We are already "invaded"
The walls to stop the so-called “Invasion of Latinos” are futile. The “invaders” are already all-in, culturally speaking.
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In Tommy Mottola’s HBO documentary “The Latin Explosion”, Gloria Estefan is quoted saying that today “Latin rhythms are in Pop, Hip Hop, and in every genre of music” in America.
“Music is always in the cutting age of new things that happen,” she explains. In her eyes musicians —way better than politicians do, I may add— “are able to reach across ethnic and cultural lines” to bring us all together.
Politics aside, America’s most radical demographic and cultural transformation in a century goes on unabated, driven largely by the 60 millions Americans of Latino descent, very prominently on the cultural ground:
Not only in connection to the music we listen to, but also the food we consume, the new films we watch over Netflix, or the sports we enjoy watching.
Beyond culture, and much less visible, are the economic contributions Americans of Latino descent are making. Just take the average income of Americans of Latino descent, which continues to climb faster than their highly publicized population numbers.
Latino Americans are projected to become a quarter of the U.S. population in 5 years, yes, with a Census 2020 fast approaching to confirm the nationwide trends.
US Latinos purchasing power has reached an unprecedented $1.7 trillion, jumping 70% faster than the non-Latino segment.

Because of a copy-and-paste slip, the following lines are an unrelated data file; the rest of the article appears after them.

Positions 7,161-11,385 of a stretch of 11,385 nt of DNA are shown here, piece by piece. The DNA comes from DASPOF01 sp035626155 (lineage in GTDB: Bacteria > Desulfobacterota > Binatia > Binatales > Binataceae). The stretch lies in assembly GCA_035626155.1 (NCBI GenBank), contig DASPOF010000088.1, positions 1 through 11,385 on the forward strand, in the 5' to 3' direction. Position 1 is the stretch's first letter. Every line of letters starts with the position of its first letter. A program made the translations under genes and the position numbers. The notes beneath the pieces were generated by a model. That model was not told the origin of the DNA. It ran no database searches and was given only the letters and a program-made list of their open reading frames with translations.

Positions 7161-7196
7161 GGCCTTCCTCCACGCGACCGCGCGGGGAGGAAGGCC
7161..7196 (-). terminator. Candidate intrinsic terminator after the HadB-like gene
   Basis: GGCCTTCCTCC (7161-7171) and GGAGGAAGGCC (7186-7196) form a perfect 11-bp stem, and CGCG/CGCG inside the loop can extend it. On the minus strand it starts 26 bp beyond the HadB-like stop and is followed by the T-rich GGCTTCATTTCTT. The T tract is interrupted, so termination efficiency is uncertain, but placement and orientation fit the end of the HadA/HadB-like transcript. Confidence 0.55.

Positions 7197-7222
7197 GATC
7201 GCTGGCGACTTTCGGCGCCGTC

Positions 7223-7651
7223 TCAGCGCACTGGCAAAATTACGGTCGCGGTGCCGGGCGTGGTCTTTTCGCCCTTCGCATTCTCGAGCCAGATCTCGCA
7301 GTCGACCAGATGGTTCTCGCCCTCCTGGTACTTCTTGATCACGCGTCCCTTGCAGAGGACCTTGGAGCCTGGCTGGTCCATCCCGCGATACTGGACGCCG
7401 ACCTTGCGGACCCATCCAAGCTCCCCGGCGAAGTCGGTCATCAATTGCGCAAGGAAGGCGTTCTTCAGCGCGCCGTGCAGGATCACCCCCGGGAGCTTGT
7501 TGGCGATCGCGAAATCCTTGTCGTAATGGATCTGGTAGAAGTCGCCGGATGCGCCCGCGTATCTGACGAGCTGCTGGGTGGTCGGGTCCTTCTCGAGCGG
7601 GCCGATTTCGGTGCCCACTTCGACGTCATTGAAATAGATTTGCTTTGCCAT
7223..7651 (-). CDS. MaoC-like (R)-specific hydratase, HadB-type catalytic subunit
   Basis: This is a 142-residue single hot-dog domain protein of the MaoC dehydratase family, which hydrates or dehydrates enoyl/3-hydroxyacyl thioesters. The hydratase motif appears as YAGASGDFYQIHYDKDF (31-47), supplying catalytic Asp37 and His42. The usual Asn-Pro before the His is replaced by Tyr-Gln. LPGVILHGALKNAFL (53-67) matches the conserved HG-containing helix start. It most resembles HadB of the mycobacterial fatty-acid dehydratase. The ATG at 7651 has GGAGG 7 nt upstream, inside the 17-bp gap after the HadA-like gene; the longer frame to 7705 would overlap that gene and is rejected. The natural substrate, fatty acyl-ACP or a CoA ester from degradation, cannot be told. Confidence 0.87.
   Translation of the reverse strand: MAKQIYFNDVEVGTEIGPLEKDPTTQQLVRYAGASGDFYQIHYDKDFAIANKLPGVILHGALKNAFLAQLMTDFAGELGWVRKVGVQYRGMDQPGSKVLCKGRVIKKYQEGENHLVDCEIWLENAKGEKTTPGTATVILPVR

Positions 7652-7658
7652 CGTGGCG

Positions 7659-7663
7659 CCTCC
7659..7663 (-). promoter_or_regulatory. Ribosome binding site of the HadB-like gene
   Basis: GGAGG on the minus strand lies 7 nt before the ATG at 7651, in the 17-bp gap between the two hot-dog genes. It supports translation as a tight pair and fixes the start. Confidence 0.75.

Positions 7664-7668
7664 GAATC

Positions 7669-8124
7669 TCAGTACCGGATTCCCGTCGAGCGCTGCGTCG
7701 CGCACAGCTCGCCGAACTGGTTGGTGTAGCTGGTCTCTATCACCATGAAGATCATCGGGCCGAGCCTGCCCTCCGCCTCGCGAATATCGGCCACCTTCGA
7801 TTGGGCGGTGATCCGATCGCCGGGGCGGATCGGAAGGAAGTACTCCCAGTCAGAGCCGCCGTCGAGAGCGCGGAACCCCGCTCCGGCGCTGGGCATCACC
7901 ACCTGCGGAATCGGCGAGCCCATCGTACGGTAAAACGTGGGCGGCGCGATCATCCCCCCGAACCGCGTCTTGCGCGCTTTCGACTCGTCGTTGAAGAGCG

But, more importantly, their purchasing power, made possible by their entrepreneurship and hard-working habits, is growing faster and has reached an unprecedented $1.7 trillion, jumping 70% faster than the non-Latino segment.
While the overwhelming national narrative —conveniently manufactured on the eve of a presidential election, portrays Latinos like a horde that is “invading” the country— the reality is that they are already here, and have been here for centuries, blessing the land they belong to and call home.
Americans of Latino descent are blended together beautifully in the multiple layers of the cultural and economic fabric of our great nation.
In Texas, for example, Latinos have always been there, rooted in the rich culture of the Southwest, even predating the formation of the Lone Star State in 1835.
They are blended together beautifully, as they are in the rest of the entire American society from —Texas to Oregon, from New York to Pennsylvania— deep inside, and all-in, in the multiple layers of the cultural and economic fabric of each of the States of our great nation.